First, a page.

How online businesses can learn from recent dating site hacks

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It was the shock heard around the world. No, not really—however, those who belonged to famous (and let’s face it, a tad bit trashy) online dating sites such as Ashley Madison, Cougar Life and Established Men were most likely a little shocked to learn that their private information was hacked. After all, it’s one thing to be a part of such a culture when your membership is kept secret. But what happens when other people (i.e. friends and colleagues) learn that you belong to a network that promotes infidelity?

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Not that we promote cheating at Business Review Canada, but hacking is a criminal act; we want to help online businesses protect themselves, their work and their clients. Therefore, we’ve put together a few tips that can help ensure privacy for business leaders or executives.

Avoid public computers

While avoiding public computes isn’t as necessary as avoiding public bathrooms, there are still certain actions that should never be done on a public computer, such as checking logging in and checking company emails. Hackers can add Keylogger to public computers at airports and cafes, which can grab your employees’ username and password.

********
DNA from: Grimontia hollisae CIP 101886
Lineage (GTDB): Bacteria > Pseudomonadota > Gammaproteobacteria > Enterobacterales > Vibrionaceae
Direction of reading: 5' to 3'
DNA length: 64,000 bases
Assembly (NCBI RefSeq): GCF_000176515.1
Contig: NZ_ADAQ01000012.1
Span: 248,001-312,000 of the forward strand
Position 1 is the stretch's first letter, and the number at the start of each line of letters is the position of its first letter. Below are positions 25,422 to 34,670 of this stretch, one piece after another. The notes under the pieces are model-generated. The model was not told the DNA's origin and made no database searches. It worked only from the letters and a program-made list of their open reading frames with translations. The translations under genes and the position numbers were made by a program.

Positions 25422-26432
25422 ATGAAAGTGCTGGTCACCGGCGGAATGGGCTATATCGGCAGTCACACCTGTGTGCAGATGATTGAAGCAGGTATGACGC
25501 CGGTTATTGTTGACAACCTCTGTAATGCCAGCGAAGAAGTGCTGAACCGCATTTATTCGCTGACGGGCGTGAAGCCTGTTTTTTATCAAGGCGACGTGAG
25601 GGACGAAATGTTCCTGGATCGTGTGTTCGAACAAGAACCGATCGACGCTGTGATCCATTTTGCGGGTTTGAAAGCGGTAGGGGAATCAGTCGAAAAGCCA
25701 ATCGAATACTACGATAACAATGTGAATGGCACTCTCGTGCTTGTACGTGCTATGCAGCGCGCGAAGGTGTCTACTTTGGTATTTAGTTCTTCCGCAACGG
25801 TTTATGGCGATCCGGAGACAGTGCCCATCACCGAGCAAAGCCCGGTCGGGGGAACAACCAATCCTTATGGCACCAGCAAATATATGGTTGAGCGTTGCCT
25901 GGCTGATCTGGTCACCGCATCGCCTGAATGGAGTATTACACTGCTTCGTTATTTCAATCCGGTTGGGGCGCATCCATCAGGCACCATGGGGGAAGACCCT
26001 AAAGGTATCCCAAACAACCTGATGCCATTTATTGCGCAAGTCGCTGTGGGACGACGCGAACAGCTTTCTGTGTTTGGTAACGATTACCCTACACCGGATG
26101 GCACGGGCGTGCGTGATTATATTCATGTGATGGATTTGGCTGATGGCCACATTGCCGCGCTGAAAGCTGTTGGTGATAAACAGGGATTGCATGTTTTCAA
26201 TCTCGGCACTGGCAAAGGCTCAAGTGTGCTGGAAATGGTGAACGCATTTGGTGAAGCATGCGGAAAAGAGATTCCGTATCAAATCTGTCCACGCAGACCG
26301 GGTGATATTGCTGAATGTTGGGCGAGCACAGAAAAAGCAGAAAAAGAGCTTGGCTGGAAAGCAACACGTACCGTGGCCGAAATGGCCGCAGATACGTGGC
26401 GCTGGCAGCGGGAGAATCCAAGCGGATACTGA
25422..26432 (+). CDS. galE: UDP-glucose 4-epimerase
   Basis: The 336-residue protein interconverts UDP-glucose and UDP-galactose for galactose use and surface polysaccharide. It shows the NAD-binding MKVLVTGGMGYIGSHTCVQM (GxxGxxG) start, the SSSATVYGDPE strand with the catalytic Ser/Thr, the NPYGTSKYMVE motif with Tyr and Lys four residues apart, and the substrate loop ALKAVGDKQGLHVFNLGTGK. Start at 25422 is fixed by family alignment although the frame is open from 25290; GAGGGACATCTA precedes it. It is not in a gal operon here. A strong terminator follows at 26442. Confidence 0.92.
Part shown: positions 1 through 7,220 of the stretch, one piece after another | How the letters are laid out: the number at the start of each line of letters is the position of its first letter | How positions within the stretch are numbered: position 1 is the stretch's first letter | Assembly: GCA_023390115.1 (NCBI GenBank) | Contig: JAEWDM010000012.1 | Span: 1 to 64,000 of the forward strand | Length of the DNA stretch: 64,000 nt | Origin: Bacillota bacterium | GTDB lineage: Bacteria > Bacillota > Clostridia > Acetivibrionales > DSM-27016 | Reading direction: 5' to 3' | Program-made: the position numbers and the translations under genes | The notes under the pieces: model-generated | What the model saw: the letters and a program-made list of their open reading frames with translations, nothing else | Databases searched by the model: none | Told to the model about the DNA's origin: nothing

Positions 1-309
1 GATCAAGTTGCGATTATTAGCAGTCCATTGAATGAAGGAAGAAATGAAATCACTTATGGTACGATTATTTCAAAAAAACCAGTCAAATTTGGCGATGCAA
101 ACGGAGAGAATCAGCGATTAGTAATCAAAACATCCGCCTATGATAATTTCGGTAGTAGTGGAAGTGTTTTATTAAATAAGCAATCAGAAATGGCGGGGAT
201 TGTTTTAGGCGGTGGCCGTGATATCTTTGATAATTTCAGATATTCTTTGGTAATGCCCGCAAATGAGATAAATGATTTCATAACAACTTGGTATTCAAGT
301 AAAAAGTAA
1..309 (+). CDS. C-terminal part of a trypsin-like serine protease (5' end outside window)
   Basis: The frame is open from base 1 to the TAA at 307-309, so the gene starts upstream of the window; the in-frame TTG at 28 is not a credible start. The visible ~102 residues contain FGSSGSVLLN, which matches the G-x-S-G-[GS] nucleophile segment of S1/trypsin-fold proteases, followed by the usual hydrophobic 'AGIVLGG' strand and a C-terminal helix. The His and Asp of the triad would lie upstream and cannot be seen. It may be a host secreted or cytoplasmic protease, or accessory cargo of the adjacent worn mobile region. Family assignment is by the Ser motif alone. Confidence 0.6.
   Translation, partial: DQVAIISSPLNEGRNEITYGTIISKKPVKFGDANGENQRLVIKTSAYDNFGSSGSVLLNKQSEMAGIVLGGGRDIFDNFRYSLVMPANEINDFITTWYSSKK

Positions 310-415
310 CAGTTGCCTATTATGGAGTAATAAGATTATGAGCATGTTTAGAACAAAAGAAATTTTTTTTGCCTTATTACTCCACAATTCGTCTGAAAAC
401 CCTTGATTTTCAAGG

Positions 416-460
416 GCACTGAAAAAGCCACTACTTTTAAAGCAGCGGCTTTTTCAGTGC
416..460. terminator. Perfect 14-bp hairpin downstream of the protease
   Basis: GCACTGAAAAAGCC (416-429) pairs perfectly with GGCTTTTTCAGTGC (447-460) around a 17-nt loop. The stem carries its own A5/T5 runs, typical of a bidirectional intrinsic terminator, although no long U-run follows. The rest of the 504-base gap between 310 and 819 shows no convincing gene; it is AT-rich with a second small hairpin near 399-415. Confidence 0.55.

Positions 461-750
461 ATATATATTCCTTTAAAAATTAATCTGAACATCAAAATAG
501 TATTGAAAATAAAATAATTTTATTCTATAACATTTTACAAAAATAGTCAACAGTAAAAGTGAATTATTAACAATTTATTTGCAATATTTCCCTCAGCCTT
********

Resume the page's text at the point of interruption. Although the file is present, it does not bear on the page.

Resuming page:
Avoid free Wi-Fi

 Free Wi-Fi may sound appealing, but is it really free? Hackers can effortlessly hijack a user’s account and access email, social media and online banking.

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Avoid public email listing

If at all possible, employees’ email addresses should never be listed publicly. Cyber criminals have been known to troll for these email addresses and then hack into business accounts. In a sense, publically listing an employees’ email address makes it easier for a hacker to commit the illegal act.

Avoid using weak passwords

It’s important to create strong passwords, passwords that can’t be easily guessed. It’s just as equally vital to create different, unique passwords for different sites. Never use the same password more than once. In doing so, you are almost inviting criminals to hack every site you belong to.

Avoid sharing passwords

Okay, you’ve created a password, a strong password. Whatever you do, don’t share said password.  Never share your password with anyone, including colleagues, friends and loved ones. Furthermore, never give your password to someone over the phone. Hackers have been known to call and impersonate law enforcement—don’t fall for it!

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[SOURCE: It World Canada and Website Magazine]

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